Another popular entertainment for the soldiers that week was boxing. A standard-size ring was erected at the fairgrounds and the American Legion arranged “four snappy boxing bouts and a wrestling match.” The homefront columnist for the Press Democrat commented, “After the regular bouts, the place was thrown into a turmoil of laughter and cheers when a ‘battle royal’ was staged as a grand climax, with four soldiers in the ring at once, each with one boxing glove and blindfolded. Brother, you missed something!”
Soon there was to be yet another Army camp established just outside of town. “Camp Wikiup” was located on “famous old Rossiter ranch and horse-breeding farm” (-PD) and the 48th Field Artillery would be stationed there, bringing the number of soldiers in the area to nearly 2,000. A stage was part of the construction underway so the Chamber could perform weekly variety shows there as well.
But just before Christmas 1941 the 17th infantry was still the sole object of the town’s affections, and the soldiers thanked Santa Rosa with a military parade on Saturday. Down Fourth street rumbled the heavy transport trucks, artillery including tank guns and the zippy little Jeeps which were often the subject of jokes. Thousands turned out to watch, even though there was pounding rain with hailstones during the first half of the parade.
Also that weekend Santa Rosa was nearing peak cake mania. Well and good that your delicious treats would be enjoyed by the soldiers, but would it be so bad if you also got to, uh, show off your bakery skills, too? So there was a “cake preview” at Cheney’s jewelry store at 437 Fourth street before the first “cake shower” donations to the troops on the day after the parade and the “cake day” donations on Christmas Eve. From the Press Democrat:
|There were white-frosted gooey ones, hard-frosted chocolate ones, cream cakes, applesauce cakes, fruit cakes, angel cakes, raisin cakes, square cakes, marble cakes, round cakes, cup cakes, cakes fashioned into replicas of Christmas trees, cakes decorated With American flags, red, white and blue icing …|
One cake had a message that left everyone wondering: “To the naughtiest boys in camp.”
Between the afternoon parade, evening banquets, dances, and all that baking (did I forget to mention they were also making enough homemade candy to fill 1,800 one-pound bags?) it’s exhausting just to read about the doings in Santa Rosa that week. But we’re not yet to the end of our 1941 Christmas story. Not even close.
The big excitement in town was over the “Invite a Soldier Home for Christmas” drive. First proposed by the 20-30 Club on Dec. 17, the plan was to have at least two soldiers at the Christmas Day dinner table in every home. So popular was the idea that by the next day about 300 soldiers were paired up with a local host and the Chamber of Commerce had a soldier assigned to their office full time to coordinate the matchmaking. From the Press Democrat:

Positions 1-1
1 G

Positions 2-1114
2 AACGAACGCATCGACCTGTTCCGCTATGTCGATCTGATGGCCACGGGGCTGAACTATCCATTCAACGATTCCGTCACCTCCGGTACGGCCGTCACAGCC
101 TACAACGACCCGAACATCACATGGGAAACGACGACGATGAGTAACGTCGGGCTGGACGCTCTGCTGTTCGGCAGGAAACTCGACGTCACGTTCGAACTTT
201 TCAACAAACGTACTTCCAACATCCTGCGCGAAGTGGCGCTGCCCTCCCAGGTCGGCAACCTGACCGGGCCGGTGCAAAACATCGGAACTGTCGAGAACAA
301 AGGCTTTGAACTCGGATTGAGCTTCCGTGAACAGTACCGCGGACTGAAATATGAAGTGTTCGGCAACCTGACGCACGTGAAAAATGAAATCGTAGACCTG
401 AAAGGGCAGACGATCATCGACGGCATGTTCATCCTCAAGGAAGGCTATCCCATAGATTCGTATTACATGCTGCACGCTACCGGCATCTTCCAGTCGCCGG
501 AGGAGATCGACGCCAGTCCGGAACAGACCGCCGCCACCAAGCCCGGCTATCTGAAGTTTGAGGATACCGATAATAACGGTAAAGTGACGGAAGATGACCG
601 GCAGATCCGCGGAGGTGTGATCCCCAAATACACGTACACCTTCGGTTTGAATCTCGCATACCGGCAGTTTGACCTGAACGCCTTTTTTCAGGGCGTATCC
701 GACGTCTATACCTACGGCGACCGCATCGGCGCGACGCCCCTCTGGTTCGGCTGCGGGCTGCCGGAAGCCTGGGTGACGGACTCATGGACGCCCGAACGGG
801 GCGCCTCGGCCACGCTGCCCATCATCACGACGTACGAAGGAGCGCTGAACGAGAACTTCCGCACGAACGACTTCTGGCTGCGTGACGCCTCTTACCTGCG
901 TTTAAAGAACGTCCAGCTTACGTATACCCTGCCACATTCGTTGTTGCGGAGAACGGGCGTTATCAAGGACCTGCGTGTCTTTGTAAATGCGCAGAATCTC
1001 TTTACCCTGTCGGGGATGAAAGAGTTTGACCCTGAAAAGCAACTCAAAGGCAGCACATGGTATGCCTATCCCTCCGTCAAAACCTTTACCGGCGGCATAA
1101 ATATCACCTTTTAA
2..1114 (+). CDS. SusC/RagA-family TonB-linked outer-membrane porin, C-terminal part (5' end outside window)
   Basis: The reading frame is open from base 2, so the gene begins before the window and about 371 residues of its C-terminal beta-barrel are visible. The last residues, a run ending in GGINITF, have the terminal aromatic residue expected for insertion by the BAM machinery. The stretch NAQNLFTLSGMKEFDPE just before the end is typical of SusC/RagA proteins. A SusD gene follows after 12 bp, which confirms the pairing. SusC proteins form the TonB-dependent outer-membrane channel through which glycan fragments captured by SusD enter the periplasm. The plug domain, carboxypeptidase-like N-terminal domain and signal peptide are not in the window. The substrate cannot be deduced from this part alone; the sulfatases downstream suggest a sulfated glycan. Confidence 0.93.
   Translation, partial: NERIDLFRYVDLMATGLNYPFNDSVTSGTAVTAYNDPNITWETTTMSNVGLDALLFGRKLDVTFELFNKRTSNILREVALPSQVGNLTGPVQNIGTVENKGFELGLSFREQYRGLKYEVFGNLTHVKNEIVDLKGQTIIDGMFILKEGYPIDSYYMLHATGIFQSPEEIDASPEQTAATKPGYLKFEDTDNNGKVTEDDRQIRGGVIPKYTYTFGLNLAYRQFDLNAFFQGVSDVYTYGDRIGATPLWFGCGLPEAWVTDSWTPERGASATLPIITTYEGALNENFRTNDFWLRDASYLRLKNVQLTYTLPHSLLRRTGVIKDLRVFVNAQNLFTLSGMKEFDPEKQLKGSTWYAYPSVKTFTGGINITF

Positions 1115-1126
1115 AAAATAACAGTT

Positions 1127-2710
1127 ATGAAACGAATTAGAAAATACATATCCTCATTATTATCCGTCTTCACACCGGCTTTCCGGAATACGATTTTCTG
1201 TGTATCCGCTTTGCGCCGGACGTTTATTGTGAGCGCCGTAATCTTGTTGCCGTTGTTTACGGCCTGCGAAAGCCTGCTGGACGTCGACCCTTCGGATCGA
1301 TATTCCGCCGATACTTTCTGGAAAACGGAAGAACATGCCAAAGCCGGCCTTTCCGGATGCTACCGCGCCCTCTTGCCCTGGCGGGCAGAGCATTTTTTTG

|More than 500 soldiers now stationed in Santa Rosa will have real home Christmas dinners as guests of Santa Rosans. The chamber of commerce office, clearinghouse for the Christmas dinner parties was literally swamped all this week with telephone calls and counter calls from Santa Rosa folks who wished to entertain the boys. At 2 o’clock yesterday afternoon the quota of men who will have leave Christmas Day was reached, and persons calling after that time were told they might have the boys as guests at any Sunday dinner, or New Year’s or in fact almost any other day.|
And then on Christmas Eve just before the sun went down came the news: All Christmas leaves and passes for the 17th infantry and other troops on the West Coast were canceled for the remainder of the year. Troops were placed on alert and ordered back to camps because the Army declared it was a “period of special danger” from sabotage. Western governors were told to warn citizens “special vigilance” was required because there were lurking threats.
Santa Rosa and other communities were wrenched back to the terror-filled days just after Pear Harbor, when there were crazy stories of enemy bombers flying over San Francisco and warships storming toward the coast. (For more, see “THREE DAYS OF FEAR ITSELF.”)
As happened then, the PD switchboard once more filled up with panicked callers: “…to show the speed with which the rumors advanced, there was a telephone call to The Press Democrat last night from Vallejo asking if it was true that buildings in Santa Rosa were shaken by gunfire blasts. Equally fantastic tales were topics of gossip in the streets here.”
The Scrooge who killed Christmas was Lt. Gen. John L. DeWitt. If his name is familiar, it’s because he was earlier responsible for unnecessarily frightening the public about those fake threats, then refused to admit his West Coast air raid alerts were false alarms. And as mentioned in the “Three Days” article, during the week before Christmas DeWitt was also urging Washington to grant him special authority to “collect all alien subjects.” (His lobbying against Japanese-Americans in particular grew increasingly rabid after the first of the year, which led directly to the internment of 110,000 starting in February, 1942.)
In addition to the disappointed enlisted men and homemakers suddenly finding themselves with two (or more) empty chairs at their tables, there were a couple of dozen wives of Army officers in town because their husbands planned on having Christmas leave. “Why not call the hotels and invite them out to take the place of the soldiers you had planned on?” the PD helpfully suggested.
Although they were denied a home-cooked meal, the soldiers did not suffer greatly. The Army couldn’t have foreseen the Invite-a-Soldier groundswell, and had ordered 130 turkeys to feed all the soldiers at the fairgrounds. The Sunshine Bakery gave Army cooks use of their 12×15 foot ovens to roast the birds.
And after they gorged themselves on turkey and trimmings there was dessert: Cookies and candy. And cakes. Lordy, there were enough cakes to feed a small army. Which, of course, they did.